Web Accessibility & the Law

Accessibility Required? Section 508, WCAG thumbnail graphic

Accessibility Required? Section 508, WCAG full width graphic

The legal requirement of websites to be handicap accessible has been a point of hot debate since the 90’s, but in August of 2016 (This decision has been deferred until 2018), that debate is finally expected to take a major turn in favor of our handicap community by requiring most websites to adopt the same handicap accessibility requirements as federally funded websites.

Understanding the new Section 508 Compliance Standard

In 1990, the Americans with Disabilities Act (ADA) changed the face of this country by legally requiring that places of public access be handicap accessible.  Now we see wheelchair access and handicap parking available for every restaurant, doctors’ office, entertainment establishment, and government agency.  At the time, however, the internet was so new that most people did not consider these companies’ websites as a necessary point of access for handicap individuals.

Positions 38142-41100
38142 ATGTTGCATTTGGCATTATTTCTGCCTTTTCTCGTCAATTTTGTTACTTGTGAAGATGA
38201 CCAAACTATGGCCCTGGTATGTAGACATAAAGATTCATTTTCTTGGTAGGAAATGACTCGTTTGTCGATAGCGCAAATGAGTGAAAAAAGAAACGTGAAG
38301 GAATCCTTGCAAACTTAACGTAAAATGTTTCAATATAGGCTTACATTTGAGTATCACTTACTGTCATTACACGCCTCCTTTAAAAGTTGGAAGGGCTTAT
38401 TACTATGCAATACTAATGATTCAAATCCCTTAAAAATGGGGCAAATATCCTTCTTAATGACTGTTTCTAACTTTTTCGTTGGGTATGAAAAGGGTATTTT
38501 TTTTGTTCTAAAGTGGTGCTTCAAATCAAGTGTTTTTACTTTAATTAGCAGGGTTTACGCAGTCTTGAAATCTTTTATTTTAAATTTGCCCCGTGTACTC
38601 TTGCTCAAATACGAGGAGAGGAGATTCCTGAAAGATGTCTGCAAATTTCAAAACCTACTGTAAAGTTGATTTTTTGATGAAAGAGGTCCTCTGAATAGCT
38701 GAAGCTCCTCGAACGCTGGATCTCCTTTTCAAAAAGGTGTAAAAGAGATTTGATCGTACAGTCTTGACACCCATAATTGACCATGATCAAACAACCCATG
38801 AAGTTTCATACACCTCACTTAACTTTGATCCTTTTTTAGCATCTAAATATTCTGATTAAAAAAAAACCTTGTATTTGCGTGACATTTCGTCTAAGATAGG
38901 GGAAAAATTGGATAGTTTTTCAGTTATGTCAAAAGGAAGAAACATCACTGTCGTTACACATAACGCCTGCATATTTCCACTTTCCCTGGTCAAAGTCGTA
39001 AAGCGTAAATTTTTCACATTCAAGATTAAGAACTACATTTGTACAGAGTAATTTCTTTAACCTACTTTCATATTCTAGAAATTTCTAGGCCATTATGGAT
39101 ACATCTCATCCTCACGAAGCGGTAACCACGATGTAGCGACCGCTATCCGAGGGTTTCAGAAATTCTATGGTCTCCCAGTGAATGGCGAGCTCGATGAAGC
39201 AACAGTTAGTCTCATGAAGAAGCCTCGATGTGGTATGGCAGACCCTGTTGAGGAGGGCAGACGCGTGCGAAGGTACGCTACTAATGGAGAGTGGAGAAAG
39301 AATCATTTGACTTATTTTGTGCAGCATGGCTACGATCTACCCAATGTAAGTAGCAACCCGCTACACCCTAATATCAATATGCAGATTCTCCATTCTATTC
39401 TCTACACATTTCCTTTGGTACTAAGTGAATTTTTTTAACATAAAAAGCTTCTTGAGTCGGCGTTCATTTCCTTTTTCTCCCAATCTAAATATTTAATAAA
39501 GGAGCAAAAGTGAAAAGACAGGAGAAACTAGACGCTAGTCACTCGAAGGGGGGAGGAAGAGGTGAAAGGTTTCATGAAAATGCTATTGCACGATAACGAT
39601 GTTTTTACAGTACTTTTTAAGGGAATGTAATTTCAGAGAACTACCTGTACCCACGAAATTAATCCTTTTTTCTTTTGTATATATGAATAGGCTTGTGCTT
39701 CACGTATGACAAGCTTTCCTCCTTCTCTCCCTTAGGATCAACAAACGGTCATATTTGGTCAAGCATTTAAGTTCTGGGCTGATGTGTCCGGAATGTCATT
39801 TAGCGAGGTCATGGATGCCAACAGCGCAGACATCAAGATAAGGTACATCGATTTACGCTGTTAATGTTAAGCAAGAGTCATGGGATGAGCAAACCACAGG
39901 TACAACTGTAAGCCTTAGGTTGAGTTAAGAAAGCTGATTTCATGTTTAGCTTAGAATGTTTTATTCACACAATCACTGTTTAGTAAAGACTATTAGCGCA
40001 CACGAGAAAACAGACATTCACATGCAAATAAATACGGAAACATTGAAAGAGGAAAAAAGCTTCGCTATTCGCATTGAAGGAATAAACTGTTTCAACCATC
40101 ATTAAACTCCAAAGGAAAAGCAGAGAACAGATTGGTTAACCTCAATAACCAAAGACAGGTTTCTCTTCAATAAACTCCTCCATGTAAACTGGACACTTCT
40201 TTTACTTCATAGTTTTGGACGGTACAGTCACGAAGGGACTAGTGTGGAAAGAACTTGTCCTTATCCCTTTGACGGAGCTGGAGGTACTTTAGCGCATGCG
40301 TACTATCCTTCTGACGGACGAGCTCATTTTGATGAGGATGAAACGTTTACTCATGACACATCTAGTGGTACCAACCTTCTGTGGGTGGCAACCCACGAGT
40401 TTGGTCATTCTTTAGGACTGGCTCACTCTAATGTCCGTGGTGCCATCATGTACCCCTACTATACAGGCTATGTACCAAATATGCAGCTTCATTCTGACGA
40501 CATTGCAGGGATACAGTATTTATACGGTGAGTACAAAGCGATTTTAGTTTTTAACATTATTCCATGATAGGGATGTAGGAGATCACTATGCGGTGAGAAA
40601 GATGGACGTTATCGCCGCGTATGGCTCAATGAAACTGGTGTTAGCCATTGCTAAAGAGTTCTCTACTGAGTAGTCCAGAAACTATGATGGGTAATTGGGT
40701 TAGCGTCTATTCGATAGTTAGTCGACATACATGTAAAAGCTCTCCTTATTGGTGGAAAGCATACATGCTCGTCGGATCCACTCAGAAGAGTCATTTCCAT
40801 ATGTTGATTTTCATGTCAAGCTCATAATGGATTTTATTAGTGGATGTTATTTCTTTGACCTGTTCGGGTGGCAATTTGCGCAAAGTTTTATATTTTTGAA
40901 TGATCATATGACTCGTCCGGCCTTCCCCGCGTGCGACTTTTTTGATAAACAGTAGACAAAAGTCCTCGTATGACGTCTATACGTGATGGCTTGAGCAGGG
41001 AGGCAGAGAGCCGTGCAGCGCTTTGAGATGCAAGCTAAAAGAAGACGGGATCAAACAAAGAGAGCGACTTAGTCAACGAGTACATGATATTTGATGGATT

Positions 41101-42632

In 1998, congress released a list of legally required compliance standards that apply to all federal and federally funded websites that ensured that people with color-blindness, poor vision, total blindness, deafness, slow reading, paralysis, and seizure disorders could access these sites.  These standards came to be known as Section-508 Compliance, or more simply “508”.  The new 508 standard is not going to be a new law.  Instead, it is a decision expected to be made by the Department of Justice to consider websites as a “place of public access” since so many public services are now only available online.  Read more about this here.

What about International Compliance Standards?

While the United States was the first country to establish guidelines for handicap access, many other nations have chosen to adopt the more clearly defined international standard of accessibility known as WCAG 2.0.  If you do business internationally, please check this list of nations and territories to see if your website is required to meet accessibility standards under the laws of other countries.

If you are unsure if your website meets your legal obligation for Accessibility, or if you have other accessibility questions, please contact our Web Development department today!

*article updated on 11-22-16 to reflect the postponed date of this ruling.